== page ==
Energy

278 Items

soldiers goose-step across Kim Il Sung Square in Pyongyang, North Korea

AP Photo/Wong Maye-E, File

Journal Article - Foreign Policy

‘No Good Options’ on North Korea Is a Myth

| July 07, 2017

It is now a commonplace to argue that there are no good options on North Korea — common perhaps, but wrong. In fact, it is Pyongyang that faces militarily and economically dominant adversaries, and dim prospects for long-term success. To be sure, the threat posed by North Korea’s growing nuclear and ballistic missile arsenals is changing in kind as well as magnitude and will require responses, but some perspective is warranted. Japan, South Korea, and the United States are more than capable of meeting that threat and deterring a catastrophic attack from the North.

Analysis & Opinions - Bulletin of the Atomic Scientists

Has South Korea Renounced "Nuclear Hedging"?

| June 27, 2017

"While it remains to be seen how the Moon administration's nuclear energy and security policies will materialize, it is too early to conclude that Seoul is renouncing the option of nuclear hedging. Uncertainty over the US commitment to security alliances under President Trump, combined with the election of a South Korean president who is promoting more independent national security, makes it unlikely that South Korea is abandoning the hedging option altogether."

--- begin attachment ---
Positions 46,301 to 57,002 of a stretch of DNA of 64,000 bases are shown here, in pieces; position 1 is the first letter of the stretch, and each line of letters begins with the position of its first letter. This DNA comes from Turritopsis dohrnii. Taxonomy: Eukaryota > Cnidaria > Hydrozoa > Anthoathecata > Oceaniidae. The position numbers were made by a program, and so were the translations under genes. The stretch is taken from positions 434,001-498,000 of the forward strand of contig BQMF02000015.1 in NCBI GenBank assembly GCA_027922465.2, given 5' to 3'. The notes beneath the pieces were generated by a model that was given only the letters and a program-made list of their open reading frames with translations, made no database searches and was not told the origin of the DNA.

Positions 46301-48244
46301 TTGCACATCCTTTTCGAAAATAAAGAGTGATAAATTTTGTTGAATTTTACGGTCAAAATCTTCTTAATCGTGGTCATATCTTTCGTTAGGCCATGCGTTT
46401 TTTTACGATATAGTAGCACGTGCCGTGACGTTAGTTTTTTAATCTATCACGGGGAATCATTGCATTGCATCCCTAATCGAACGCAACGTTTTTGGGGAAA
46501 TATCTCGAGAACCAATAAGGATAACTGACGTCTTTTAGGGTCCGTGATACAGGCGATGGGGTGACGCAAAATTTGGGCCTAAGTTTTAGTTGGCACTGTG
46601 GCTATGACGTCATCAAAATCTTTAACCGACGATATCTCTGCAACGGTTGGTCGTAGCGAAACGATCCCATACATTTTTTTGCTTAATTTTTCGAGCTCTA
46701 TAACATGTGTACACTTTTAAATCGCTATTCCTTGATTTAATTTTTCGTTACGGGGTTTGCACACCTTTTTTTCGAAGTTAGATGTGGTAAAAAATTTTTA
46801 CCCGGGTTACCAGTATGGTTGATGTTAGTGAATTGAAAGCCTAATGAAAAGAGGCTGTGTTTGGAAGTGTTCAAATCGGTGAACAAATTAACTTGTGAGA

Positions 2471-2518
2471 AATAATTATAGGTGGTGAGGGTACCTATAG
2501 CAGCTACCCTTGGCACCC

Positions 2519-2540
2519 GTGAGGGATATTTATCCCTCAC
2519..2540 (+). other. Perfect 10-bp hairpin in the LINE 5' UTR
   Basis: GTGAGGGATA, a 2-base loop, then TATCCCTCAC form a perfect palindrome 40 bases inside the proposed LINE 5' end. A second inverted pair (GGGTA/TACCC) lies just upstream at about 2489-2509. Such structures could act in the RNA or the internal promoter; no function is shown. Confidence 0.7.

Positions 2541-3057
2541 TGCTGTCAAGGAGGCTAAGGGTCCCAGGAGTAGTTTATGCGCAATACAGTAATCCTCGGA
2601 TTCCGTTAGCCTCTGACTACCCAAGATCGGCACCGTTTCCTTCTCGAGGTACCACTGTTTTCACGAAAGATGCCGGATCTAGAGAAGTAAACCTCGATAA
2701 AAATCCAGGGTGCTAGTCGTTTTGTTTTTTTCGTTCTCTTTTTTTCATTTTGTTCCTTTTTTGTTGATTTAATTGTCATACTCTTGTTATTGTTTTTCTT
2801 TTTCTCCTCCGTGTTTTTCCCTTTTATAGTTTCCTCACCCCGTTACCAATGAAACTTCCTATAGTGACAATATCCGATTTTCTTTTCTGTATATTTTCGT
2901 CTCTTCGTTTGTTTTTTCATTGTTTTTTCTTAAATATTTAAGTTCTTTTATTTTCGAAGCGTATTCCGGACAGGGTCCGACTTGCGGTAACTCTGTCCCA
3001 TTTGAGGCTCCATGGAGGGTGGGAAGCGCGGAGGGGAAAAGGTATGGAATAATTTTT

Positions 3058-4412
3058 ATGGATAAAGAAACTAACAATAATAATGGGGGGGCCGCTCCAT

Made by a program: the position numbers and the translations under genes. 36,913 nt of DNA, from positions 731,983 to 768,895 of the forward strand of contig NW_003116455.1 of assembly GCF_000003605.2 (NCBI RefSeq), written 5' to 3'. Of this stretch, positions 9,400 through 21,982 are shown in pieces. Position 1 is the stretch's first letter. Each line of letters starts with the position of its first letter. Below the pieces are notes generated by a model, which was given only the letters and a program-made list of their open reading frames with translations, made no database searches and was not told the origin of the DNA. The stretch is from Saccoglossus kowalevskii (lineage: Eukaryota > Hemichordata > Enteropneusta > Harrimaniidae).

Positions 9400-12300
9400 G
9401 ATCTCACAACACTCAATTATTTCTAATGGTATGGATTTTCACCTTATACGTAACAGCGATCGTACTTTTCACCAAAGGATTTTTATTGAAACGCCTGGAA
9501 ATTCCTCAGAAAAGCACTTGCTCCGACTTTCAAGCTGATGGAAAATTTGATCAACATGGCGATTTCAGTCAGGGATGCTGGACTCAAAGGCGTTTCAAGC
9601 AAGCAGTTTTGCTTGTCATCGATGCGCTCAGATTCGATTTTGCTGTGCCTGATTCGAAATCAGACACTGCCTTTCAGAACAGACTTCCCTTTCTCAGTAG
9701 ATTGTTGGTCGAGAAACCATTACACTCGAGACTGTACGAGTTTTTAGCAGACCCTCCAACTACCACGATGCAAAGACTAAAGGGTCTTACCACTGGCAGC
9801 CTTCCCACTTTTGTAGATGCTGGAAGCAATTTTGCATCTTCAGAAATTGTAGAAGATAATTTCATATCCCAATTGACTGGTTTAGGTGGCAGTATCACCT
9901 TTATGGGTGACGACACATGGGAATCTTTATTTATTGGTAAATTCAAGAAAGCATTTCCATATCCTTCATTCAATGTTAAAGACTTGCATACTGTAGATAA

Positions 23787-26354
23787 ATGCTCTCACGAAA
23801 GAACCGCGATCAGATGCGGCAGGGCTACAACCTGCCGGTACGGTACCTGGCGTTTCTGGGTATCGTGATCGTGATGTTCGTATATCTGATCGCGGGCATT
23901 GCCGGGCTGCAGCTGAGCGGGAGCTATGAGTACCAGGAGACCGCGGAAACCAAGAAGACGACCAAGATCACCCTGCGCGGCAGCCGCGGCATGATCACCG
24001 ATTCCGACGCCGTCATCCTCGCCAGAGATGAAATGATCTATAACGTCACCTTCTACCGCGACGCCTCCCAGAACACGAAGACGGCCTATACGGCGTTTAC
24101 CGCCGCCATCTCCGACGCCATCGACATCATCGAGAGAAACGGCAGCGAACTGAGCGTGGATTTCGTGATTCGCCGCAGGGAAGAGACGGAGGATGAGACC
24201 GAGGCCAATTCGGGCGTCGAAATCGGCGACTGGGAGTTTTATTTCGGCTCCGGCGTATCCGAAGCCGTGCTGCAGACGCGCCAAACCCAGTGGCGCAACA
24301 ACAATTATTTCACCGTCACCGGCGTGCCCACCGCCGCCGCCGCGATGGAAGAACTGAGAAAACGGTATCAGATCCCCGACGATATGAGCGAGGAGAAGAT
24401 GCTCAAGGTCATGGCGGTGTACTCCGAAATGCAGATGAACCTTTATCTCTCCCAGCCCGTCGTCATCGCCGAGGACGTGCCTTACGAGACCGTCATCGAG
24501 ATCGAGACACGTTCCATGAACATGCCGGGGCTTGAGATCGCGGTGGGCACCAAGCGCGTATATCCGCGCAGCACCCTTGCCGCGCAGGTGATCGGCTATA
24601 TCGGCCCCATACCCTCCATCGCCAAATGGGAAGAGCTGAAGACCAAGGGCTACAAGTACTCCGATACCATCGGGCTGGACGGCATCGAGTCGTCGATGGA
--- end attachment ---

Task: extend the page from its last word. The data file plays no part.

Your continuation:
Reactor Building of the Bushehr Nuclear Power Plant

AP Photo/Mehr News Agency/Majid Asgaripour

Journal Article - Afkar/Ideas

Nuclear Energy in the Middle East? Regional Security Cooperation Needed

| Spring 2017

Nuclear power in the Middle East has appeared poised for dramatic growth for more than a decade.  Iran’s nuclear power plant at Bushehr, the first of its kind in the Middle East, began producing electricity in 2011. Tehran has plans or proposals for additional 11 reactors, according to the World Nuclear Association. Saudi Arabia has announced plans to build 16 nuclear power reactors by 2040. The UAE has four nuclear power reactors under construction, the first of which is expected to come online later this year.  Egypt, Turkey, and Jordan, are each pursuing the development nuclear energy at their own pace.  The appearance of activity is impressive. 

Journal Article - Progress in Nuclear Energy

By Accident or by Design? Pushing Global Governance of Nuclear Safety

| August 2017

Nuclear safety governance should move towards a more robust regime including elements of international monitoring and verification. This is needed because nuclear energy production is likely to grow and new reactors will have different global dispersal, veering towards less experienced countries. In addition, there is growing interest in international and multilateral collaboration on disposal of mounting nuclear waste.

Nuclear reactors

AFP/LiveMint

Analysis & Opinions - Live Mint

India-US ties after the Westinghouse setback

| Apr. 10, 2017

Nuclear energy powerhouse Westinghouse Electric Co. filed for Chapter 11 bankruptcy on 29 March, with its parent company Toshiba writing off more than $6 billion in losses connected to its US businesses. Westinghouse was engaged in negotiations to build six AP1000 nuclear reactors in India as part of the landmark US-India civilian nuclear agreement. The bankruptcy filing raises fresh questions, not just about the fate of the reactors, but also about the future of the nuclear deal.